I've an application which does


to start another application 'ABC'. I want to wait till that application ends (process dies) and continue my execution. How can I do it?

There may be multiple instances of the application 'ABC' running at the same time.

  • And if you want to do it asynchronously (i.e. raise an event after completion), you can look here at SO. – Matt Apr 11 '18 at 15:09

I think you just want this:

var process = Process.Start(...);

See the MSDN page for the method. It also has an overload where you can specify the timeout, so you're not potentially waiting forever.

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Use Process.WaitForExit? Or subscribe to the Process.Exited event if you don't want to block? If that doesn't do what you want, please give us more information about your requirements.

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  • definitely good info with Process.Exited, but the OP did say "wait" – Mike M Jun 25 '14 at 18:07
  • 8
    @MikeM: Which is why I referred to WaitForExit first... in some cases you may want to execute more code when something finishes, but that doesn't mean you need to block the current thread. – Jon Skeet Jun 25 '14 at 18:08
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    If you are going to use the Process.Exited event, I believe that you have to configure the process beforehand by setting Process.EnableRaisingEvents to true. Though, considering that this question is over three years old, it may be that Process.EnableRaisingEvents was not a thing at the time of it's having been asked. – Will May 28 '17 at 1:52
  • I wound up on this page looking for the name of the Process.Exited event. Thanks! +1 for completeness – Chad Sep 4 '18 at 2:23
  • (Three more years later...) Note that setting Process.EnableRaisingEvents throws a Win32Exception (Access Denied) (as does HasExited) if the target process is elevated. (At least it still does as of .NET Framework 4.8.) – skst Aug 28 at 23:18

I do the following in my application:

Process process = new Process();
process.StartInfo.FileName = executable;
process.StartInfo.Arguments = arguments;
process.StartInfo.ErrorDialog = true;
process.StartInfo.WindowStyle = ProcessWindowStyle.Minimized;
process.WaitForExit(1000 * 60 * 5);    // Wait up to five minutes.

There are a few extra features in there which you might find useful...

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You could use wait for exit or you can catch the HasExited property and update your UI to keep the user "informed" (expectation management):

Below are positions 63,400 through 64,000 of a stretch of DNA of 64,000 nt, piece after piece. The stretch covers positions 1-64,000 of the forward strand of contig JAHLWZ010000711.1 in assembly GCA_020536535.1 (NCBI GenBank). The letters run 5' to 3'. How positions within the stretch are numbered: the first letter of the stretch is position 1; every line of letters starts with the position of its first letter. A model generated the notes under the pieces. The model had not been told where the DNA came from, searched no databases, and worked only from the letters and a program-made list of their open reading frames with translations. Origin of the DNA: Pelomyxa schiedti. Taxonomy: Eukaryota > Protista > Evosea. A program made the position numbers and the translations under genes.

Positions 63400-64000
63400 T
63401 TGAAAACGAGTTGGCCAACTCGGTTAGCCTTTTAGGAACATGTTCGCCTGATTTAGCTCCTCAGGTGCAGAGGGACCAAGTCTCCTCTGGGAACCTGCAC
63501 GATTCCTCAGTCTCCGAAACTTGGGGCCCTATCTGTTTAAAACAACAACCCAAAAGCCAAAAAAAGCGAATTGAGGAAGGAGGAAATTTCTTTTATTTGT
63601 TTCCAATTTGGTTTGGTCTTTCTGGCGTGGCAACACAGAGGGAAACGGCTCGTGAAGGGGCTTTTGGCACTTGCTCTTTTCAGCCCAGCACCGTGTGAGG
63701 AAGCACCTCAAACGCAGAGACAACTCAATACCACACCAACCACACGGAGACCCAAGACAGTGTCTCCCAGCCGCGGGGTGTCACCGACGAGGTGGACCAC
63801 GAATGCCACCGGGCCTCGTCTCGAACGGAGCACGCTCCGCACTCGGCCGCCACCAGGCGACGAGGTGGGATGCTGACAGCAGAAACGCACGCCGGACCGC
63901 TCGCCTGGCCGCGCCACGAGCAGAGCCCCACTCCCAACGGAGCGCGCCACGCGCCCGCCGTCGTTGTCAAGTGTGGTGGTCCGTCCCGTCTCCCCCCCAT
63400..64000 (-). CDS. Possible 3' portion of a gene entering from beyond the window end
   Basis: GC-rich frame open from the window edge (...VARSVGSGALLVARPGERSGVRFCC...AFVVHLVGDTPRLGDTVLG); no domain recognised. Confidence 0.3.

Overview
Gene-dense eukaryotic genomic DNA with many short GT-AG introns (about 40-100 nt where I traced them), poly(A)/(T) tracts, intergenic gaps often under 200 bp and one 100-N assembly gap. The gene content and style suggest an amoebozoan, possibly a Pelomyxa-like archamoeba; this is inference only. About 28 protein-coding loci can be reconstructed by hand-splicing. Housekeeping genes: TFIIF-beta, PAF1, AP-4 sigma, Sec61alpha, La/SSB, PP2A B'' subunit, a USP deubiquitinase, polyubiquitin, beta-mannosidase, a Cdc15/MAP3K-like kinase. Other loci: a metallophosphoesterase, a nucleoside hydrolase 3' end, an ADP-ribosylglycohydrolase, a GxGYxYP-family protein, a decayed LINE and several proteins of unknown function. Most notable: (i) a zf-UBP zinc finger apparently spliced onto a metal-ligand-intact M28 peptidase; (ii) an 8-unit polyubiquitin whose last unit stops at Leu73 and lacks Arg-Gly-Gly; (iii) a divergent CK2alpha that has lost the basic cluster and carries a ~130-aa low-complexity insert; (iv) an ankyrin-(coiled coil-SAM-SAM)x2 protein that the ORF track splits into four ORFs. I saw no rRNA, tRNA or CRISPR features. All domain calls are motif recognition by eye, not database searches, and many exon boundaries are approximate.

System.Diagnostics.Process process = System.Diagnostics.Process.Start("cmd.exe");
while (!process.HasExited)
    //update UI
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I had a case where Process.HasExited didn't change after closing the window belonging to the process. So Process.WaitForExit() also didn't work. I had to monitor Process.Responding that went to false after closing the window like that:

while (!_process.HasExited && _process.Responding) {

Perhaps this helps someone.

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Process.WaitForExit should be just what you're looking for I think.

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Referring to the Microsoft example: [https://docs.microsoft.com/en-us/dotnet/api/system.diagnostics.process.enableraisingevents?view=netframework-4.8]

Best would be to set:

myProcess.EnableRaisingEvents = true;

otherwiese the Code will be blocked. Also no additional properties needed.

// Start a process and raise an event when done.
myProcess.StartInfo.FileName = fileName;
// Allows to raise event when the process is finished
myProcess.EnableRaisingEvents = true;
// Eventhandler wich fires when exited
myProcess.Exited += new EventHandler(myProcess_Exited);
// Starts the process

// Handle Exited event and display process information.
private void myProcess_Exited(object sender, System.EventArgs e)
                  $"Exit time    : {myProcess.ExitTime}\n" +
                  $"Exit code    : {myProcess.ExitCode}\n" +
                  $"Elapsed time : {elapsedTime}");
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Like Jon Skeet says, use the Process.Exited:

proc.StartInfo.FileName = exportPath + @"\" + fileExe;
proc.Exited += new EventHandler(myProcess_Exited);
inProcess = true;

while (inProcess)
    if (proc.HasExited)
        inProcess = false;

private void myProcess_Exited(object sender, System.EventArgs e)
    inProcess = false;
    Console.WriteLine("Exit time:    {0}\r\n" +
      "Exit code:    {1}\r\n", proc.ExitTime, proc.ExitCode);
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  • Doesn't really answer the question. Please refine your answer to solve the question – Grantly Nov 24 '17 at 16:24
  • And now? maybe open vb and make the solution;) – David Lopes Nov 24 '17 at 18:17

Try this:

string command = "...";
var process = Process.Start(command);
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  • 5
    What's the point commenting on an answer to an already answered question about the question already being answered? Not only have you wasted your own cycles but you've compelled me to waste mine too. – Jamie Ivanov Jul 1 '15 at 13:53
  • @AdamBilinski questions and answers are intended to be seen by other people that have the question not only the one who asked – L3n Jul 23 '15 at 23:07
  • 4
    @L3n I agree, but this answer is exactly the same as the accepted answer so it's pointless! – Adam Bilinski Jul 24 '15 at 8:55
  • @AdamBilinski Oh yea didn't read your comment properly forgive me xD – L3n Jul 24 '15 at 15:21

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